Jump to content

IanS

RHOCaR Member
  • Posts

    774
  • Joined

  • Last visited

  • Days Won

    25

Everything posted by IanS

  1. My attitude to this is to check continuity. With a volt meter measuring volts first check that both wires are at the same voltage. ( if volts are not the same then they are are obviously not connected) Then switching to a low resistance range check for continuity.
  2. IanS

    Starter button

    The main thing switched off during starting was the radio/tape player. This was to stop the tapes tangling, remember C90s and a pencil to try to get them staright.
  3. IanS

    Starter button

    As we use old cars as our doners I believe that all alternators need the indicator light to help them get charging so there will be some connection.
  4. IanS

    Starter button

    Quick sketch to show only the minimum wireing
  5. IanS

    Starter button

    My idea is that the alternator indicator can be used as an indication of engine running. It lights with engine stopped and goes off with engine running. So you probably will need a relay to do this. I would connect one end of the relay coil to a switched live and the other end to a normally open push button. I would connect the other end of the push button to the alternator end of the ignition light. With the engine stopped this will be near 0 volts and current will flow through the relay coil. With the engine running this will be 12+ volts and no current wil flow through the coil. The normally open relay contacts can then be connected to a switched live and the starter. I hope that this helps
  6. I should add that ECU controls hot idle by retarding ignition timing, adjusting the throttle body stop can confuse the ECU.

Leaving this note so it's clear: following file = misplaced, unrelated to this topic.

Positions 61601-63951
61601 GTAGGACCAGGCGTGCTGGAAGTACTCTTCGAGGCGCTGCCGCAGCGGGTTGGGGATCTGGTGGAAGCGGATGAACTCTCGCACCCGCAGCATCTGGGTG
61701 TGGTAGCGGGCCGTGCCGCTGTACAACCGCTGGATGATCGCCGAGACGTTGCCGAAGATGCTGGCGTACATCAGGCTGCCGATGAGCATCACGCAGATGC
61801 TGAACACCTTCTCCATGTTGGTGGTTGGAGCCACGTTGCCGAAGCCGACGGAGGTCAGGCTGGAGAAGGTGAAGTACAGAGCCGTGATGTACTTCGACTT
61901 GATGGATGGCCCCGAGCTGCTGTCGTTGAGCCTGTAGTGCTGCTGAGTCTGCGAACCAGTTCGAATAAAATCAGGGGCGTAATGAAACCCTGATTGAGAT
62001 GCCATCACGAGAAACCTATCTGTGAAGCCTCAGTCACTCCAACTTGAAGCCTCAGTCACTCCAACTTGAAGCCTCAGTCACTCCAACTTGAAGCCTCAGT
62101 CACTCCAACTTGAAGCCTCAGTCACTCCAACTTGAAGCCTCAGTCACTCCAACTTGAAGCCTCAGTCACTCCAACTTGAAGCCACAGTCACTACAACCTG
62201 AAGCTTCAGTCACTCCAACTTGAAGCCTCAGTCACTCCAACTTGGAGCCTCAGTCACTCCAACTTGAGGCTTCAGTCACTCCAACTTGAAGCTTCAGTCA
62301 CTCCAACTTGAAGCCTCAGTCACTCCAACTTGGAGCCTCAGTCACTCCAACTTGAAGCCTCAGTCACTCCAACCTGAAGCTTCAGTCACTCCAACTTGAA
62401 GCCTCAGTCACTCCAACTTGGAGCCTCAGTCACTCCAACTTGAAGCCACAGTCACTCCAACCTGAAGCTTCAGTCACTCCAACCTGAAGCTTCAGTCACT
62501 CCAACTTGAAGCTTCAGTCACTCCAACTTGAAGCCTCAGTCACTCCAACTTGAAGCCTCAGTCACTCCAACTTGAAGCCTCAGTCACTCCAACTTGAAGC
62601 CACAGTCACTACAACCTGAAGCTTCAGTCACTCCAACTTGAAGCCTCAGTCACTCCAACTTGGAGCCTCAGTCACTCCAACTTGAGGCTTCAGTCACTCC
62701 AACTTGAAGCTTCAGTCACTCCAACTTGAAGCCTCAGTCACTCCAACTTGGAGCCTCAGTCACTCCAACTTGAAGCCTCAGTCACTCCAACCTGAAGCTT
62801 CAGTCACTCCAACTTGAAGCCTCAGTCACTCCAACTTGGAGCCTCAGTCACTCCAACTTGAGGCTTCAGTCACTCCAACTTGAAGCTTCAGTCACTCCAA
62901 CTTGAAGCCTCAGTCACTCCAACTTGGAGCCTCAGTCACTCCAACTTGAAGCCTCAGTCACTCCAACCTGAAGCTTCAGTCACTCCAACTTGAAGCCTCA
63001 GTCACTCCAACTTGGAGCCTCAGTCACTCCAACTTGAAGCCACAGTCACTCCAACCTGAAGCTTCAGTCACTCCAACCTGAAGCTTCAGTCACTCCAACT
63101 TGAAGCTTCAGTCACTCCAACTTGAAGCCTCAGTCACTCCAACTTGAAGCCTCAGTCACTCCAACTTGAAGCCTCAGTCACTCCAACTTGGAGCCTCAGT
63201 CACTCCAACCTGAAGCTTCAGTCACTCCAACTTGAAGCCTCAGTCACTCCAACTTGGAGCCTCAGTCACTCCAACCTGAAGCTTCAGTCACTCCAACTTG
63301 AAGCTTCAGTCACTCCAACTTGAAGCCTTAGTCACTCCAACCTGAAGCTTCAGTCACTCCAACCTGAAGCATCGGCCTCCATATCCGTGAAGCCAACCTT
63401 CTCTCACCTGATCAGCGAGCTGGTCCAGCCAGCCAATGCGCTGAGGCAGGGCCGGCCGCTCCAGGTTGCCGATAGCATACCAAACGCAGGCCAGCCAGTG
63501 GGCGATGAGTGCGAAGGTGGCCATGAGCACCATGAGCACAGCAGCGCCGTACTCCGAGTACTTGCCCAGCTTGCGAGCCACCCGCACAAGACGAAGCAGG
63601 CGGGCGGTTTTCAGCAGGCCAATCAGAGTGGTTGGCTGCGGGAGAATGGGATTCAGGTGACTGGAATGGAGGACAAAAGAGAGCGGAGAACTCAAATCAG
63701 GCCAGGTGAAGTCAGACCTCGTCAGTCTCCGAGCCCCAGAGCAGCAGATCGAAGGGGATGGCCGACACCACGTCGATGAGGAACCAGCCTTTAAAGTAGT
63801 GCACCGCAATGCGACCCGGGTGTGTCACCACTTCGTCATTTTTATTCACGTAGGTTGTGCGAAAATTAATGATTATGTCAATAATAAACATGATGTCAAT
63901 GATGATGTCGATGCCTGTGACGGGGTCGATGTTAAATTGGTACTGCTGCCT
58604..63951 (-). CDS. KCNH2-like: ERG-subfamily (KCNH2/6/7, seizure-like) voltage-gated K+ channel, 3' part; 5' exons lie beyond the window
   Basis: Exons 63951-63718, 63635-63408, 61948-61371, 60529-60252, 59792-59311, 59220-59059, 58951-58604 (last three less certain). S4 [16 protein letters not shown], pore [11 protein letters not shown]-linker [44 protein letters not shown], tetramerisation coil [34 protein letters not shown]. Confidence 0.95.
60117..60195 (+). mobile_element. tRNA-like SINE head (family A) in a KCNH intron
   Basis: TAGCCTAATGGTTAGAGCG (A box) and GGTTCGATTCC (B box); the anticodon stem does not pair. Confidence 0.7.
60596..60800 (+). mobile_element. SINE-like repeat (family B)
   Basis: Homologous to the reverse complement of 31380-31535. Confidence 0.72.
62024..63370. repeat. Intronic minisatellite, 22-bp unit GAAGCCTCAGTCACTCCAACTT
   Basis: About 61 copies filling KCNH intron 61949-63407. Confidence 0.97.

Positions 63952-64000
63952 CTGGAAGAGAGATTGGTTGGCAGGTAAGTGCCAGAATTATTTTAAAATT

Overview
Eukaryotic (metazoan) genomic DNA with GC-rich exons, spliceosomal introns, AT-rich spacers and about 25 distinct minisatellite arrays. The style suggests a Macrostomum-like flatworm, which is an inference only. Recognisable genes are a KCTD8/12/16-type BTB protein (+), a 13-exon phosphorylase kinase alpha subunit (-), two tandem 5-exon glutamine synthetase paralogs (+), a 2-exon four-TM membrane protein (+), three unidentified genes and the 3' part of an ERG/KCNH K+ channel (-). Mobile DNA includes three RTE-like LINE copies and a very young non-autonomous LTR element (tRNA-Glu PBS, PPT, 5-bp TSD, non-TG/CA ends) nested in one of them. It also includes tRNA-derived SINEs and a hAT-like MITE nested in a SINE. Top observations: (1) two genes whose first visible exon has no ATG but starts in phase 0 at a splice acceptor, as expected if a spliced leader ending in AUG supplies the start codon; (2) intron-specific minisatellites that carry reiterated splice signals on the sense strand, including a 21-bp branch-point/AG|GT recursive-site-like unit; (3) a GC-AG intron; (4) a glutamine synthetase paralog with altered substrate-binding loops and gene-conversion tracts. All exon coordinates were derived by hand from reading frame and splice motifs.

7. There is a throttle stop screw on the throttle body that is preset for hot idle. Do not adjust without a very very good reason.
  8. https://www.ebay.co.uk/itm/163058114655?mkevt=1&mkcid=1&mkrid=710-53481-19255-0&campid=5338767030&toolid=10029&customid=eb%3Ag%3Avms%3Aeb%3Ap%3A163058114655%3BEAIaIQobChMI5M7Z2-Le8gIVErrtCh23pgkVEAQYAiABEgLYS_D_BwE&_trkparms=ispr%3D1&amdata=enc%3A1TVc_0P-_SCyOoDTfyi-j3g48&gclid=EAIaIQobChMI5M7Z2-Le8gIVErrtCh23pgkVEAQYAiABEgLYS_D_BwE Gives you an idea of what to look for, they are robust but do need cleaning every so often, a new one should be a very last resort.
  9. Idle Air Control valve is sticking. It is an electricaly controled valve that gives bypass air round the throttle body. (efectivly it changes the throttle stop by allowing more air post the butterfly valve, the ECU takes care of the petrol) It is held on by 2 screws and has a single electrical connector. Remove the 2 screws and spray carb cleaner into the body, refit and if I am correct the idle will be back. Too much carb cleaner is better than not enough, 20 second squirt should do.
  10. IanS

    Radiator leak

    From the picture it looks like a crack in the header tank plastic casting. Grind a V part way through. Clean, Clean, Clean. Dry, Dry, Dry. Fill with PU adhesive sealant, e.g https://www.easycomposites.co.uk/pu18-black-flexible-polyurethane-adhesive-sealant Allow to set. Top up coolant and drive. Good luck.
  11. CO2 should be a lot higher as the engine is burning hydrocarbon fuel ( petrol ) to CO2 and water. I think that you mean CO ( carbon monoxide ) which for carbed cars is either 3.5% or 4.5% depending on age. So even a fail here. Any Zero will probably new enough to not take advantage of visual smoke test only exemption for amature build vehicals. Is the temperature sender reading correctly as if the ECU thinks that the engine is cold it could be deliberatly over fueling.